By the time the men got to Alice Lloyd Hall, women residents had locked the front doors. This apparently fueled the fire. The rowdies got in through side doors, raced upstairs and into women’s rooms, and seized what the Ann Arbor News called “miscellaneous female unmentionables.” The Detroit News, less squeamish, said the men took “items of lingerie as souvenirs.”
After a rush through Couzens, the men streamed back down North University, where they invaded the all-women’s preserve of the League. Others made it to the Michigan Theater, where they stormed the stage—interrupting, as chance would have it, a screening of “Behave Yourself”—and sang a verse or two of “The Victors.”
By now it was 9 p.m., and for a moment the storm seemed to have spent itself. But then the milling crowd of men spotted a counterattack heading their way: a horde of women flooding into Central Campus from the Hill.
The women aimed straight at the symbol of male privilege—the front door of the Union, which by tradition was never to be entered by an unaccompanied female. They surged through the Union, then into all-male West Quad, where “several quadders, caught unawares with their shorts on, were forced to scamper for safety,” according to the Daily.
At South Quad, “pandemonium broke loose,” the Daily reported. “While some men beckoned to the women, others formed a barrier at the front doors, but the screaming coeds broke through. In a moment, the lounge was cluttered. Hysterical staffmen called for order.”
Here at last authority was reasserted in the stern form of Deborah Bacon, dean of women, the enforcer of in loco parentis. Her appearance took the steam out of the women, who left and walked home before curfew.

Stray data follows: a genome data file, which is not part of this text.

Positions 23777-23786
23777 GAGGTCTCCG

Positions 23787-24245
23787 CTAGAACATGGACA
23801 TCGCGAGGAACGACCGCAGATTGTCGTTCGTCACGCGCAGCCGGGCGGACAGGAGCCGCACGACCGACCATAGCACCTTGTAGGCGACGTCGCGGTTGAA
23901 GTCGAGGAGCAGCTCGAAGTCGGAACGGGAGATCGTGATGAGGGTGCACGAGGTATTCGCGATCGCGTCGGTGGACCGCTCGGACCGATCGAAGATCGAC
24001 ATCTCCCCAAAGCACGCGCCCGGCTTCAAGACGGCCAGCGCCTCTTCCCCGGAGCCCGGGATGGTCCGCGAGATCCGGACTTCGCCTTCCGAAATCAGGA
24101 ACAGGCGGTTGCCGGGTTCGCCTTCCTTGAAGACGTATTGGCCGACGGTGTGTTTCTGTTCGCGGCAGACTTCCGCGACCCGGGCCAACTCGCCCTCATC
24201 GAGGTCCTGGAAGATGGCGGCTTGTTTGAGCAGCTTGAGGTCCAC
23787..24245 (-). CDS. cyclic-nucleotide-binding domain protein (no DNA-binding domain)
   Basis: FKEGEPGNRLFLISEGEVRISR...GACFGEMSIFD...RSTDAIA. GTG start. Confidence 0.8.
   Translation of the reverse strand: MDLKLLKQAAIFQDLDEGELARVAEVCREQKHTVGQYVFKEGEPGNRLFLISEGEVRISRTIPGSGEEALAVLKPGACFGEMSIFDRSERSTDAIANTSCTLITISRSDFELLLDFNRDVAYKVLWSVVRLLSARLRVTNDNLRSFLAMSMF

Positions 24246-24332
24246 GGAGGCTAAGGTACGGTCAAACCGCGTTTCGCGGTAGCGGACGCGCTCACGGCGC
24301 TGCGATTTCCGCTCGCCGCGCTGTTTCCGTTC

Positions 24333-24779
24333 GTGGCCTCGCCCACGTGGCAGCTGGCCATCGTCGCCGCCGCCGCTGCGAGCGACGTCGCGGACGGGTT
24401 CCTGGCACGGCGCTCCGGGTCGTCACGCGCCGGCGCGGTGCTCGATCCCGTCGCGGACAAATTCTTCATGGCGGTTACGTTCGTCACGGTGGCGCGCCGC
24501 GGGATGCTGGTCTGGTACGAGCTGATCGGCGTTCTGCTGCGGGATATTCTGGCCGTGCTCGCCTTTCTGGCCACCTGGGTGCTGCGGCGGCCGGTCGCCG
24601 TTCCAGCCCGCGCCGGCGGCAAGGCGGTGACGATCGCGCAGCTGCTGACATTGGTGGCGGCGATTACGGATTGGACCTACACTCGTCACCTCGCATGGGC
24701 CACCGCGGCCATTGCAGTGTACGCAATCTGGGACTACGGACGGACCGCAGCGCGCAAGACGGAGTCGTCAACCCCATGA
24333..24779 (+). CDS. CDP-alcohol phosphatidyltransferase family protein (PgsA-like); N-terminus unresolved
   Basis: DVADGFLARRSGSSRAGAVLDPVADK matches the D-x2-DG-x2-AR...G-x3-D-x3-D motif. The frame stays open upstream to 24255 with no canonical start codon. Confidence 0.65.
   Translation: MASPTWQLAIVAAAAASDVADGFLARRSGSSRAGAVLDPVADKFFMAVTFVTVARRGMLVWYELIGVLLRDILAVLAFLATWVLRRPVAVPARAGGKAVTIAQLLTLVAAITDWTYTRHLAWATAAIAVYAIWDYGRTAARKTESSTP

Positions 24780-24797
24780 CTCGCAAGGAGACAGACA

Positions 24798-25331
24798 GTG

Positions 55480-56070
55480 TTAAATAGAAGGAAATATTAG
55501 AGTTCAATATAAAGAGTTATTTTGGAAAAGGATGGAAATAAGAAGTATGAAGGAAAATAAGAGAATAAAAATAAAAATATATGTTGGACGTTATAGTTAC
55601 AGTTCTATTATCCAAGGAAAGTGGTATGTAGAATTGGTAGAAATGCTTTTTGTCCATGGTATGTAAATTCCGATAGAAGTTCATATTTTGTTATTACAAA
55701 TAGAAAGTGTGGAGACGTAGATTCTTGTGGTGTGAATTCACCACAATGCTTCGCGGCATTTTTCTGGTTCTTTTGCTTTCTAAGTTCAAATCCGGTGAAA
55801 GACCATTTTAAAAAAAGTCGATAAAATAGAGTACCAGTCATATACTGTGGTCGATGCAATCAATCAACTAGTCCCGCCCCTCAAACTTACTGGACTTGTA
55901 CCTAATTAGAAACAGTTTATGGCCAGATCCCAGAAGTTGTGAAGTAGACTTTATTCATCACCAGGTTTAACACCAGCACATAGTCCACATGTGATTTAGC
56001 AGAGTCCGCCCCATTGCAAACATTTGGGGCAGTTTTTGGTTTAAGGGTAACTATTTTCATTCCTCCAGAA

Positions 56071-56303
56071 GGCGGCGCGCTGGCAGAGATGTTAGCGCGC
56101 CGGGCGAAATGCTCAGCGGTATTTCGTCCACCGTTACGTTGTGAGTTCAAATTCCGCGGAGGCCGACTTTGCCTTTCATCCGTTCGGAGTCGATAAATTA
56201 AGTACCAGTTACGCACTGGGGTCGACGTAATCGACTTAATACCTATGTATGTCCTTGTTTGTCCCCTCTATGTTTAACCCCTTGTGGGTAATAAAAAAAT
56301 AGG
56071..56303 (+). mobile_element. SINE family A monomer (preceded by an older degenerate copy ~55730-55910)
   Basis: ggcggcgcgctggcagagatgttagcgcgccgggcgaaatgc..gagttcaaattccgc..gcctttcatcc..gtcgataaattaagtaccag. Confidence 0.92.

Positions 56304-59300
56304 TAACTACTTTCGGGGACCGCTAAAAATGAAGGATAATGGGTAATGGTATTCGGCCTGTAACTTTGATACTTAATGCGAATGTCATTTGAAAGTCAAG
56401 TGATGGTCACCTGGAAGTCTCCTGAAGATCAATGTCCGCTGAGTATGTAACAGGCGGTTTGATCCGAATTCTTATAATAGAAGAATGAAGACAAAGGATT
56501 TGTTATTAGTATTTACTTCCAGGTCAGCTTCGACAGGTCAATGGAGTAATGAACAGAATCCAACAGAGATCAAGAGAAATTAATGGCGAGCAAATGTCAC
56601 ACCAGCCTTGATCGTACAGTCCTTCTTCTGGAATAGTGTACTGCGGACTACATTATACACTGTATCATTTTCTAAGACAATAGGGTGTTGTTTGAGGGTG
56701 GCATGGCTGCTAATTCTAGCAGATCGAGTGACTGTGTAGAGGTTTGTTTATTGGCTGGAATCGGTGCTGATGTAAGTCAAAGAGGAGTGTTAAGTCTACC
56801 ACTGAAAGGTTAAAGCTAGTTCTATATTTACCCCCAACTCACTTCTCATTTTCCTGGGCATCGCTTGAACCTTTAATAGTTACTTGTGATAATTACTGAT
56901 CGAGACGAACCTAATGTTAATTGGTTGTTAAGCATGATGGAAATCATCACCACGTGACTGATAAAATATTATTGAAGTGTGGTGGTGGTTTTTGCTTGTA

Hundreds of men, still game and unrestricted by “hours,” spread out for new assaults. Some went back to the Hill, where, at Alice Lloyd, a resident had mounted a flashing red light in her window; some to Martha Cook, where President Harlan Hatcher, venturing out of his house across the street, told the boys to go home, without much effect; some back to Betsy Barbour, where they were repelled by residents wielding a fire hose at a window.
Chuck Elliott, a Daily editor, detected a dark edge to the revelry, “the earlier, funny stages slowly changing as the night went on into unpleasant demonstrations of near-viciousness.”
At about 1 a.m., it started to rain, and it was over.
But only for that night. The “mass riot,” as the Daily called it, drew a good deal of news coverage, even making the national newsmagazines. Within weeks, copycat episodes sprang up on other campuses, and a national “panty raid” craze ensued. The spontaneous swiping of women’s underwear that night at Alice Lloyd became a standard, planned practice that went on for ten years—the ritual seeking of trophies by men raiding women’s dormitories and sororities. Although the term “panty raid” apparently had been used earlier, it was the Michigan fracas that inspired the national fad.”
The unplanned University of Michigan raid started after shouting matches between competing men’s dorm rooms evolved into an outdoor shouting match with men from several dorms playfully taunting each other. Police were called to quiet down the dormitory residents but the students refused to disperse and instead, began making their way towards the women’s dormitories located nearby. Seeing the progression of men moving towards their dorms, the women quickly locked their doors as the men approached but the raiders found other ways to enter the dorms. The Detroit News reported on the raid and noted that the men stole “items of lingerie as souvenirs”.